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It’s not Amyloid β plaquesdoes to cause Alzheimer’s disease
It’s not Amyloid β plaquesdoes to cause Alzheimer’s disease. Amyloid beta plaque doesn’t cause Alzheimer’s disease. This may rewrite the clinical treatment of dementia!
Alzheimer’s disease was widely known as the “long farewell” in the late 20th century due to the slow deterioration of brain function and memory. However, more than 100 years ago, scientist Alois Alzheimer (Alois Alzheimer) first discovered plaques in the brains of patients with this disease. Since then, one of the hallmarks of Alzheimer’s disease (AD) has been the accumulation of amyloid beta plaques in the brain. Scientists have been focusing on treatments to eliminate plaque.
On June 7, 2021, the U.S. Food and Drug Administration (FDA) approved a new drug aducanumab for the treatment of amyloid plaques. The drug can target amyloid deposits in the brains of AD patients and then activate the immune system. The deposited proteins in the brain are removed. This new drug was approved through a special channel of accelerated approval. It was developed and produced by American biotech company Bojian. It is called the world’s first new drug for the potential pathogenesis of Alzheimer’s disease-beta amyloid deposition. .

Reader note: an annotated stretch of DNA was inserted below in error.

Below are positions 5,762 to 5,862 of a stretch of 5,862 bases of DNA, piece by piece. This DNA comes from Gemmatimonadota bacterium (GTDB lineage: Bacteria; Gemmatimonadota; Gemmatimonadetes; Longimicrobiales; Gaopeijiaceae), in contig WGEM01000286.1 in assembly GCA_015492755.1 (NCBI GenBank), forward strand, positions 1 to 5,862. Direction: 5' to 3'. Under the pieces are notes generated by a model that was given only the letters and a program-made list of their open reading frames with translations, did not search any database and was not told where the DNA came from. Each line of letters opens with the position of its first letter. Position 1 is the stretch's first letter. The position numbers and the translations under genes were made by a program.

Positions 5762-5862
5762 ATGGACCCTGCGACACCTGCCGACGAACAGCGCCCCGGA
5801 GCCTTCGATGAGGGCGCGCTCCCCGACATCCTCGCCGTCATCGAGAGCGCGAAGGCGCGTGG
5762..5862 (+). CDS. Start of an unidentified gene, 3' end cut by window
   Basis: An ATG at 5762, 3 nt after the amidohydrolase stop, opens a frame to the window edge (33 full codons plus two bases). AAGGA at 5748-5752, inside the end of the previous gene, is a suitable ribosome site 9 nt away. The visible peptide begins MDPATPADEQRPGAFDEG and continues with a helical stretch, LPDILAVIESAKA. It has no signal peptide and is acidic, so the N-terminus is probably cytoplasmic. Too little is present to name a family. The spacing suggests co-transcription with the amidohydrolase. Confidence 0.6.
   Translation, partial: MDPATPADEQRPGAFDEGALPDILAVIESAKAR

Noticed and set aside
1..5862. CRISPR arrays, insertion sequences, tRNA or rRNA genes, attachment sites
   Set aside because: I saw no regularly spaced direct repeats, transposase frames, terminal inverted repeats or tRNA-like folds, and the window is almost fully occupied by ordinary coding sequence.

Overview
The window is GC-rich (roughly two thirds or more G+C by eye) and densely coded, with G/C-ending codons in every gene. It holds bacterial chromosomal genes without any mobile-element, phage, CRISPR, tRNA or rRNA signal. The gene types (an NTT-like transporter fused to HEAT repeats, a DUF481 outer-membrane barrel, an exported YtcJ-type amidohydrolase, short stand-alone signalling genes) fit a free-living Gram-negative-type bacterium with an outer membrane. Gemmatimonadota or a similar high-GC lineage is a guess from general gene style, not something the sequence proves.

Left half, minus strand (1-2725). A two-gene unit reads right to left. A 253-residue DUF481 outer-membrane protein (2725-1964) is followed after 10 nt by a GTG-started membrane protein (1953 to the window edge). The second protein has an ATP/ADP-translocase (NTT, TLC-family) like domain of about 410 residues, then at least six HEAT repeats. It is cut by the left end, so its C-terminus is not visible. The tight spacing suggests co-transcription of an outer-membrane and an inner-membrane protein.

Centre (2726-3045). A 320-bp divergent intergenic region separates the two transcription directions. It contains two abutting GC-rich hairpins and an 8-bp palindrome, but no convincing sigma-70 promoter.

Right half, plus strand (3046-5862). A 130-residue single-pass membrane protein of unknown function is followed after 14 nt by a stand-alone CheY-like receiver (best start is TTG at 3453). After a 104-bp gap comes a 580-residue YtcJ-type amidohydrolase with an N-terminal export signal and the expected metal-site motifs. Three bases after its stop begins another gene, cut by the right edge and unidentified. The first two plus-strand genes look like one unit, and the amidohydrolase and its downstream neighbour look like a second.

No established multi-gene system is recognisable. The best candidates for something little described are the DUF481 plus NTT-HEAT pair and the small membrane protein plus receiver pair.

Beta amyloid deposits are closely related to Alzheimer’s disease. In the past few decades, Alzheimer’s disease caused by this protein deposition has become a mainstream hypothesis in the academic field. But before the approval of Adukamazumab, a clinical trial of a new drug under this line of thinking failed almost every year. Because none of the previous research and development of new drugs has succeeded, the academic community and the industry have increasingly doubted this hypothesis.
But is this drug really effective? Many experts are skeptical!
Up to now, there are two most mainstream hypotheses about the pathogenesis of Alzheimer’s disease, namely the amyloid cascade hypothesis and the microtubule-associated protein (Tau protein) hypothesis. The amyloid cascade hypothesis believes that the deposition of beta amyloid, the main component of plaque in the patient’s brain, is the pathological source of Alzheimer’s disease. Neurofibrillary tangles, cell reduction, blood vessel reduction and even dementia are all direct results of this deposition.